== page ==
Corpus Delicti–meaning the “body of [the] crime” this Latin term refers to the legal idea that the requisite elements of a crime must be proven before an individual can be tried. In this exhibition, four young artists specializing in painting the body, cleverly present the body in their distinct styles, as the evidence of the constructs of self-image, gender, ethnicity, and the battlefield for consumerism, and ideology.
Rum Corvera draws realistic, bold human figures with the technical precision and close attention to detail that Corvera has honed in jewelry design. Rendered in smudged charcoal over black paper, he embellishes these figures with textured gold painted accents, and intricate patterns of lines and dots in gold and white producing a lush, art deco feel, reminiscent of Gustav Klimt and influenced by illustrator Laura Laine and his childhood in the Middle East. For this exhibition, Corvera touches on gender and sexuality, particularly in the LGBTQ spectrum. Staging pairs of figures, he creates tender narratives that contrast innocence and sexuality, idealized romance against sensuality.
Ron Mariñas is a symbolist painter known for his sensual, idealized male figures rendered in academic realism over a backdrop of textured gold, and combined with symbols from pop culture, retail, and fashion. Combining classical anatomy with pop references, he creates staged portraits reminiscent of fashionable Instagram feeds and glossy editorial magazines. Mariñas’ graduated from one of the esteemed universities in the Philippines, The University of Santo Tomas, and is currently taking up his Master’s Degree at his alma mater. In Corpus Delicti, Mariñas departs from his usual style in several ways. In Growth in Isolation, he creates a pixelated work of a man without pants, sitting on a stylized rug that contrasts with the photorealistic rendition of everything else in the painting. The pixels, a new addition to his style, are reminiscent of censorship and mediation. Cross the Blues to Find Your Bloom is also a rare work that has many figures in it, which is unlike his usual solo figure oeuvre. All works reference high fashion and luxury items that consumerism and capitalism bombard us with.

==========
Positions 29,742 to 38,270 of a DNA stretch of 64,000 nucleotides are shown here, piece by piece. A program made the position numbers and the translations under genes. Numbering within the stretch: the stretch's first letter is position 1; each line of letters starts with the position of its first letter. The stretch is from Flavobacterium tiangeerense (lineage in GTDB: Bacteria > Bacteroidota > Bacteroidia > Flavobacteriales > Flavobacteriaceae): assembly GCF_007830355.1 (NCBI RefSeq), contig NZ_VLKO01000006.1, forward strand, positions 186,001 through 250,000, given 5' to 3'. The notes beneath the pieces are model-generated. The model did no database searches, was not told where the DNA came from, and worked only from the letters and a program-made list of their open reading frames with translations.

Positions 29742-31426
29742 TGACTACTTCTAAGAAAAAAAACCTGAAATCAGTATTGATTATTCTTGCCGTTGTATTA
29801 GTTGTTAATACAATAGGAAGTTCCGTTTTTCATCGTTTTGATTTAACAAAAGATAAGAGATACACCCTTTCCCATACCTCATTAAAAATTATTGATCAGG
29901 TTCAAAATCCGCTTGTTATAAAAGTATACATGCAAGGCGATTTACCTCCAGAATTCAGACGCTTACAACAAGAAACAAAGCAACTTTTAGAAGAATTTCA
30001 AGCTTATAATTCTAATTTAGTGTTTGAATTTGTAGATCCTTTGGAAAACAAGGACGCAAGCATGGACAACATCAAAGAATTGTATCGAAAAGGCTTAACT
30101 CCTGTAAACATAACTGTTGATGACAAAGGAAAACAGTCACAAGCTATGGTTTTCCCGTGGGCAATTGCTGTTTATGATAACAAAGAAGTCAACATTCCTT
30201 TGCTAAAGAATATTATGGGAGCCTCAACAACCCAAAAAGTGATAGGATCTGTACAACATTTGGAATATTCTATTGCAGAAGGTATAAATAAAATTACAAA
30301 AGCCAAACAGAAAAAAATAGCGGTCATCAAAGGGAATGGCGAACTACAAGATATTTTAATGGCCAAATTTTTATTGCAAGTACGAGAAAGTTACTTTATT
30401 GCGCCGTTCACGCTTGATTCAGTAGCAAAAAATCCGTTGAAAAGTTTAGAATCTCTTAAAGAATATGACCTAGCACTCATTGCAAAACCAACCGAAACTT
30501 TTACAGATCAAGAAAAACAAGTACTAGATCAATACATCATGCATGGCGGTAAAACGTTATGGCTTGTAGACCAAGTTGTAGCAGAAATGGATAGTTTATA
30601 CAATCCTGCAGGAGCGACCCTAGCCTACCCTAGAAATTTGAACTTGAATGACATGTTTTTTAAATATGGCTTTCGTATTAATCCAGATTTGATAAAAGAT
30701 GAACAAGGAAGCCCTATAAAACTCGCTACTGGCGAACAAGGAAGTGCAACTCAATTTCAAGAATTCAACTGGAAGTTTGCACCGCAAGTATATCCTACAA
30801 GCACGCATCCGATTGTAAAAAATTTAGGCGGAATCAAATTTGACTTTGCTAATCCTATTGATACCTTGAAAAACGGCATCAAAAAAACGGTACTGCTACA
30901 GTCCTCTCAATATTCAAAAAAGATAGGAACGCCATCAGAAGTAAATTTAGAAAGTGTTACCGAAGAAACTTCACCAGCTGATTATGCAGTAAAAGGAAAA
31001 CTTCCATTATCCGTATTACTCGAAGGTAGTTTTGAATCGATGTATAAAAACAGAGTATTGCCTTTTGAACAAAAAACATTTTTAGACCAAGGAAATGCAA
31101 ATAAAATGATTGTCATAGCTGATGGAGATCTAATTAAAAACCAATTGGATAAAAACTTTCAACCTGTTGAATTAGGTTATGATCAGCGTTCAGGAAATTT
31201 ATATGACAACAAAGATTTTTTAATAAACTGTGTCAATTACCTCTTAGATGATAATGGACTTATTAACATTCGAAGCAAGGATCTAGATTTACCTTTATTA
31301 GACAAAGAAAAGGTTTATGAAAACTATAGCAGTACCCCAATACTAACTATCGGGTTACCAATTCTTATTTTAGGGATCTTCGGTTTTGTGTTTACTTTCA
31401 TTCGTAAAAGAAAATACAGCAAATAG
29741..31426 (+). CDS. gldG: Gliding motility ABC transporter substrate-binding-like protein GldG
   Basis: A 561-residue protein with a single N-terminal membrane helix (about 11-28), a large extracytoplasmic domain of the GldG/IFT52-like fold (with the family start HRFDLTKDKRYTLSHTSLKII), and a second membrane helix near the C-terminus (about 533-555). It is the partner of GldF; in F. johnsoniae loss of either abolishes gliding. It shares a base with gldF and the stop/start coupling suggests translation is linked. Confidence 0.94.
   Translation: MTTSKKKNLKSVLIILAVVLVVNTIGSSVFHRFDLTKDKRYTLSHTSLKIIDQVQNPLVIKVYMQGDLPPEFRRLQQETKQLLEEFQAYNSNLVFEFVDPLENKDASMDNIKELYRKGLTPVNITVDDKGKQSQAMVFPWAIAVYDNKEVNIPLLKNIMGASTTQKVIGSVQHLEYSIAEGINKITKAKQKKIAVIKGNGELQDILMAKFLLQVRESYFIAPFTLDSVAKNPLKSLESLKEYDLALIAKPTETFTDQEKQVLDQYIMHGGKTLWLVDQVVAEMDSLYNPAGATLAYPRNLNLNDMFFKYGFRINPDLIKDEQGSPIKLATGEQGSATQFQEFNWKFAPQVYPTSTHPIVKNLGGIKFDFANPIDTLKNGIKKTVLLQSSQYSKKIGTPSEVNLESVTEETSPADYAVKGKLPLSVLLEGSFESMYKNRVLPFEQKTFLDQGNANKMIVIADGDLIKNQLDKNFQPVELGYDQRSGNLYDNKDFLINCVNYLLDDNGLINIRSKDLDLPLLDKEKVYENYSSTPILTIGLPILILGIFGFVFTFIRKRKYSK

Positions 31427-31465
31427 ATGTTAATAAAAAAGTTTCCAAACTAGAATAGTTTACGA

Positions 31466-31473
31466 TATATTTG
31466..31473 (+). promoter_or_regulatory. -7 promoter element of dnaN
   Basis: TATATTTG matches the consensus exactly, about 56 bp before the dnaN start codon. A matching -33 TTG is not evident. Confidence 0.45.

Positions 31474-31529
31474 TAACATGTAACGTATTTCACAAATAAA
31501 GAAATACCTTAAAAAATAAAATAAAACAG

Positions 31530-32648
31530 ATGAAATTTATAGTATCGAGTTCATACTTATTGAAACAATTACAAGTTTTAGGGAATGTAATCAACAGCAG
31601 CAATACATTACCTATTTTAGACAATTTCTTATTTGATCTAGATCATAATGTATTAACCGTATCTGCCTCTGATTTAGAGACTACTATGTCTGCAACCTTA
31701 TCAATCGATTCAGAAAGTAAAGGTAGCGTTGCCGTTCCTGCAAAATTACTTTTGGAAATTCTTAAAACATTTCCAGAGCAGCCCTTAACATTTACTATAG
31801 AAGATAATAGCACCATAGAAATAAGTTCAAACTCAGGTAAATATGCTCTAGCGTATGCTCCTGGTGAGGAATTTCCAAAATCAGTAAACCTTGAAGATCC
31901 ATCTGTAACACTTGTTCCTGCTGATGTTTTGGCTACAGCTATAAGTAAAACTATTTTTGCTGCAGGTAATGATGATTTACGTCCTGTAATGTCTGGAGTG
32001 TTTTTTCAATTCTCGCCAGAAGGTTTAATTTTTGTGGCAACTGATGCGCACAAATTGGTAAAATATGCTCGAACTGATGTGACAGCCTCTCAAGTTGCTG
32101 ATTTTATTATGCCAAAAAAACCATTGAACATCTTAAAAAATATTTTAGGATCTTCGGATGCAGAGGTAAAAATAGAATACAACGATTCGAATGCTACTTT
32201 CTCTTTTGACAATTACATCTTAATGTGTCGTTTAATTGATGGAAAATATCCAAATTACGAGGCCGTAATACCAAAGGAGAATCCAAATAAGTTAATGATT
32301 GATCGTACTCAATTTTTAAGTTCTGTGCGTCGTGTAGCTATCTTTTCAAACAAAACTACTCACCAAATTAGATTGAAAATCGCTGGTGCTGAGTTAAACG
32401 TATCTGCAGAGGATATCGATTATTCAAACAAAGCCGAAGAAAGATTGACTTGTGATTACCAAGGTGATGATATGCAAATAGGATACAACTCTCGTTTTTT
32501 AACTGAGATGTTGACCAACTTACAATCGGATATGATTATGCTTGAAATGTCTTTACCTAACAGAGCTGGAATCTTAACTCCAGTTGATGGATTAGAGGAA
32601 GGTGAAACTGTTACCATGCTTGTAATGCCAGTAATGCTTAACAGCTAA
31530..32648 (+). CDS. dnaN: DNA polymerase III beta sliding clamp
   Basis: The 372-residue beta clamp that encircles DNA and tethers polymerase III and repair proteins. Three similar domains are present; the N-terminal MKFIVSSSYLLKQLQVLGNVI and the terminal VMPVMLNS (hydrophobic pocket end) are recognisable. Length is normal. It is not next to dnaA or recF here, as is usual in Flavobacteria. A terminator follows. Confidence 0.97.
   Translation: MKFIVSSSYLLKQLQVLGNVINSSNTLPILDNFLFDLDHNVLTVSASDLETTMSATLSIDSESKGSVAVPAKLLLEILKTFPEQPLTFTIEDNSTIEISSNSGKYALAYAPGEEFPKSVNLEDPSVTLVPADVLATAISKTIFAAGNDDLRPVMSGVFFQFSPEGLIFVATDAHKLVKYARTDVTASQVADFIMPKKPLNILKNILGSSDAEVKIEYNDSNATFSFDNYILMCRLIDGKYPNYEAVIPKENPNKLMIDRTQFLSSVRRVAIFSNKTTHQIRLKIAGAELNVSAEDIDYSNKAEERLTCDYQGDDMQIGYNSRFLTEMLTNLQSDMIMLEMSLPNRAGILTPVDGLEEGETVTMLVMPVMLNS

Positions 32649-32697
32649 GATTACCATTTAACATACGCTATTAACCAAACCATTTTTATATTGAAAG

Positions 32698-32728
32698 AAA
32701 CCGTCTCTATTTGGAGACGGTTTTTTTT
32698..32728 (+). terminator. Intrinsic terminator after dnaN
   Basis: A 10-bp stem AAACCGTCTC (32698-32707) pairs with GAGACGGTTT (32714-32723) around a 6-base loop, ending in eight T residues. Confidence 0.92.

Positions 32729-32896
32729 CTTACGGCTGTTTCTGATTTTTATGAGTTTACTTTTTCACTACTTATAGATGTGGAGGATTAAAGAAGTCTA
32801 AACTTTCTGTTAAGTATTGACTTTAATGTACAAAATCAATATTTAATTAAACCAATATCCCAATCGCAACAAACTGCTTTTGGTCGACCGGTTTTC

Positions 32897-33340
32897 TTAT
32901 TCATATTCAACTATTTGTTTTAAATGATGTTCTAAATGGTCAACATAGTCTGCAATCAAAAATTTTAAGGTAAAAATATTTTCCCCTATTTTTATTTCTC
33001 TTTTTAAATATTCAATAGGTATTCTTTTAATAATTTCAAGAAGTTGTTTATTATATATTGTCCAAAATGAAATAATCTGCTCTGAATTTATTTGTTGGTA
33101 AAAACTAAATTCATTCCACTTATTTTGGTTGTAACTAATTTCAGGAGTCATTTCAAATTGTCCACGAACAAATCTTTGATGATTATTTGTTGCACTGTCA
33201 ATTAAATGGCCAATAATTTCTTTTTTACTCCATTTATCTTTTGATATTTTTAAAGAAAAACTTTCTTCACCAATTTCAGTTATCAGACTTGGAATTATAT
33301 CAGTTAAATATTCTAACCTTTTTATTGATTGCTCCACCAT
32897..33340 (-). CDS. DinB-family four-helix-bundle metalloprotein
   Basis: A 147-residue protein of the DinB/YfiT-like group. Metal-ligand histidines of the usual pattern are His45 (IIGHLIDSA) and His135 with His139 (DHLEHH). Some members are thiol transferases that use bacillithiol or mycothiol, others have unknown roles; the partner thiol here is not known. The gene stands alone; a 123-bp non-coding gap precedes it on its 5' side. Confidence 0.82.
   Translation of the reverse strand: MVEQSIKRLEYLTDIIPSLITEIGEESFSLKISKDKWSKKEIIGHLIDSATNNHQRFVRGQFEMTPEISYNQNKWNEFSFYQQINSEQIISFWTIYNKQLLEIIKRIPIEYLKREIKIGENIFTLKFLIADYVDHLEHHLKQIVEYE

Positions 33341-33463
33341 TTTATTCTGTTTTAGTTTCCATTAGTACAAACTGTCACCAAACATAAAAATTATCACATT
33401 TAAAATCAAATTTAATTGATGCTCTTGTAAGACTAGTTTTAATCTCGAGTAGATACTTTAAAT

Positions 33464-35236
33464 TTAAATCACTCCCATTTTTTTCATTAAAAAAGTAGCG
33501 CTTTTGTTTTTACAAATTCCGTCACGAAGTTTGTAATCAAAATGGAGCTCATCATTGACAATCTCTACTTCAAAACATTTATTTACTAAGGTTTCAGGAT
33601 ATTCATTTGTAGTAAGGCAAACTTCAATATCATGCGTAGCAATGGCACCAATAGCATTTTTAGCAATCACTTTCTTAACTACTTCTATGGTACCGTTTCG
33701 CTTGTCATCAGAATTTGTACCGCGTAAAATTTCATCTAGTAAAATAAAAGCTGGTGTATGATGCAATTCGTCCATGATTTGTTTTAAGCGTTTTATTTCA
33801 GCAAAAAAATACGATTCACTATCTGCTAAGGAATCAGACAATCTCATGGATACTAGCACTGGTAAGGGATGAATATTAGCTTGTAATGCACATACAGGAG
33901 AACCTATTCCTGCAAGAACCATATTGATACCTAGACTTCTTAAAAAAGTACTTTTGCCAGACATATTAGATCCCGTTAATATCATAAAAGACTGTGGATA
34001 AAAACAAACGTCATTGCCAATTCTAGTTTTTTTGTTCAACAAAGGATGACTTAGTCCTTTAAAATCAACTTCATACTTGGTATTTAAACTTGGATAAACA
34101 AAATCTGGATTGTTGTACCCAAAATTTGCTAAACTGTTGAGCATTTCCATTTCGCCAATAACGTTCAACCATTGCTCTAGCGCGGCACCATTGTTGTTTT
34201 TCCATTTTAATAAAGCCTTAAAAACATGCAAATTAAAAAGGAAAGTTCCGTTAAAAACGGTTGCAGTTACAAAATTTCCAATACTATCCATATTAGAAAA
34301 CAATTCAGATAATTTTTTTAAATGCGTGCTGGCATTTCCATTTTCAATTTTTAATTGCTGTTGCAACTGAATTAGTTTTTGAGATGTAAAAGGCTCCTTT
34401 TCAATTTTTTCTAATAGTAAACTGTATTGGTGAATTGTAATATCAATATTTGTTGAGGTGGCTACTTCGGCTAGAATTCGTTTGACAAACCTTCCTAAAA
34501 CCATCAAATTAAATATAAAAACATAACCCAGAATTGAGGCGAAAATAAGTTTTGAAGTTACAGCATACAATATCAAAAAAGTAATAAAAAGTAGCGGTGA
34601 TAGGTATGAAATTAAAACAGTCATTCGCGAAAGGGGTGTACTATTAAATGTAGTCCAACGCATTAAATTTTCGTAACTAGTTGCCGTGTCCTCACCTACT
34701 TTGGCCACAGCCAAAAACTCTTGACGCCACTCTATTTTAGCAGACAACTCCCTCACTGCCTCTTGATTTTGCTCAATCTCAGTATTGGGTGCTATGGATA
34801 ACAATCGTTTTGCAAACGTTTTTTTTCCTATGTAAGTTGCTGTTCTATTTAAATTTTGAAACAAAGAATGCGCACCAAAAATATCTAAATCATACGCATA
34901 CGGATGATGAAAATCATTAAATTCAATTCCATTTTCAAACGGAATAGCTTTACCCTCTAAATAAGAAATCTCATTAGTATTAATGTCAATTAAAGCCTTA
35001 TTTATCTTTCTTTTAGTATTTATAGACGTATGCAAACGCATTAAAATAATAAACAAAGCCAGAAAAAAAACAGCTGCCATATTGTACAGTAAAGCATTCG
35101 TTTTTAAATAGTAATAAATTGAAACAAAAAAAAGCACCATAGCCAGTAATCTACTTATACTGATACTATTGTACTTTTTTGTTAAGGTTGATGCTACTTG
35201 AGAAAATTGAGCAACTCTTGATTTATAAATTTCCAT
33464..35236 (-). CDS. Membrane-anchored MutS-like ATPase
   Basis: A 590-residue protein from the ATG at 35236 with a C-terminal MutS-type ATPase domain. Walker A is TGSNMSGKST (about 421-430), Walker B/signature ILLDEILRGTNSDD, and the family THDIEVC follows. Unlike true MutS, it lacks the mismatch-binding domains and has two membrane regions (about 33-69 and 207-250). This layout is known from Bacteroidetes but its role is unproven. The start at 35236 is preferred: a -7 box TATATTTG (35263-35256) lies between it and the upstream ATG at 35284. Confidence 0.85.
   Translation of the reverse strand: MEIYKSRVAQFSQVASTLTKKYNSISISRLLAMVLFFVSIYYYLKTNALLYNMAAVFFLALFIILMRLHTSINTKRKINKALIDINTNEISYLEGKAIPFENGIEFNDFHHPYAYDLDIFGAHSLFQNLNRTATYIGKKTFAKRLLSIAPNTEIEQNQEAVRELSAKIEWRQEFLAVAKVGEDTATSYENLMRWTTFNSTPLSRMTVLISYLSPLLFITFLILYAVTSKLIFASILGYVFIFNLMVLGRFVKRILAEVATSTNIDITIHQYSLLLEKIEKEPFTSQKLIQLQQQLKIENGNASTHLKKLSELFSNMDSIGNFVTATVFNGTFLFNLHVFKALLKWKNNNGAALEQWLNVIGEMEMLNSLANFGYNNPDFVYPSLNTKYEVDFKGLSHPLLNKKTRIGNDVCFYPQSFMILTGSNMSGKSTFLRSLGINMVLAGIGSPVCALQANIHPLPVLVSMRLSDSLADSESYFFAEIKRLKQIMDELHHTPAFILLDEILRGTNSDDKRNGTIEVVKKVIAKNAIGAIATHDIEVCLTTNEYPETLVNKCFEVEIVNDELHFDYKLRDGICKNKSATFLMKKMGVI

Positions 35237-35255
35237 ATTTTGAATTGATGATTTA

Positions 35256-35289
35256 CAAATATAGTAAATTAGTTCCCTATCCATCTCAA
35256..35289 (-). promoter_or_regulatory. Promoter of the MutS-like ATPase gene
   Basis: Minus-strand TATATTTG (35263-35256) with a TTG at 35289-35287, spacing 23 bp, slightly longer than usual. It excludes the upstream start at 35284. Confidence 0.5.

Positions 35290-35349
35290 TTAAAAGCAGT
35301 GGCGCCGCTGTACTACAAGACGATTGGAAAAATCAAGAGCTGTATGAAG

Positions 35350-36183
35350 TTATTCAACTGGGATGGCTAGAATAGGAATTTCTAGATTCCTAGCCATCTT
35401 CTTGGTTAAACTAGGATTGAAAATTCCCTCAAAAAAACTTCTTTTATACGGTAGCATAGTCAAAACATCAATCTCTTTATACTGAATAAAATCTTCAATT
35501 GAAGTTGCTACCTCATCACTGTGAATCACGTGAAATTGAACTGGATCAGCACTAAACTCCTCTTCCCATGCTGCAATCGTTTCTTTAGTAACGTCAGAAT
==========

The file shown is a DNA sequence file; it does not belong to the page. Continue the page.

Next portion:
Nic Bautista is a full-time graphic artist, a museum worker, a licensed teacher, and a practicing visual artist based in Manila. A graduate of Advertising Arts from Far Eastern University, she has participated in several art exhibitions and contests during her college year and up to present. Her art style is a mix of traditional and digital art, with an inclination on narrative and Goth. Her inspirations mostly come from films, music, iconic people, history, and tragedy which she expresses through portraiture of women on a textured surface, often mixing black with shades of pink. Her works for this exhibition juxtapose the usual lone female figure that she is known for, against an urban setting marred flowing crimson paint, and menacing dogs, with soliloquy manifested as textual graffiti highlighting her female subjects’ vulnerability. There is a palpable tension teetering on violence and sex, which highlights the disputed female body as body of evidence.
Summer De Guia‘s dynamic visuals are classical compositions with modern, conceptual juxtapositions in portraiture. Her usual subjects are women painted realistically against flat, plain-color backgrounds. At present, she focuses on distorted nude women in closed, intimate spaces capturing their essence through the female gaze. By distorting them, she deemphasizes the normative ideas of female perfection, the unrealistic prescriptions of culture and media on the female self-image, and the patriarchal subscriptions that women are subject to. Through her work, we are exposed to the female body as a body in contest between competing value systems that render women vulnerable and prone to abuse.
curated by Ricky Francisco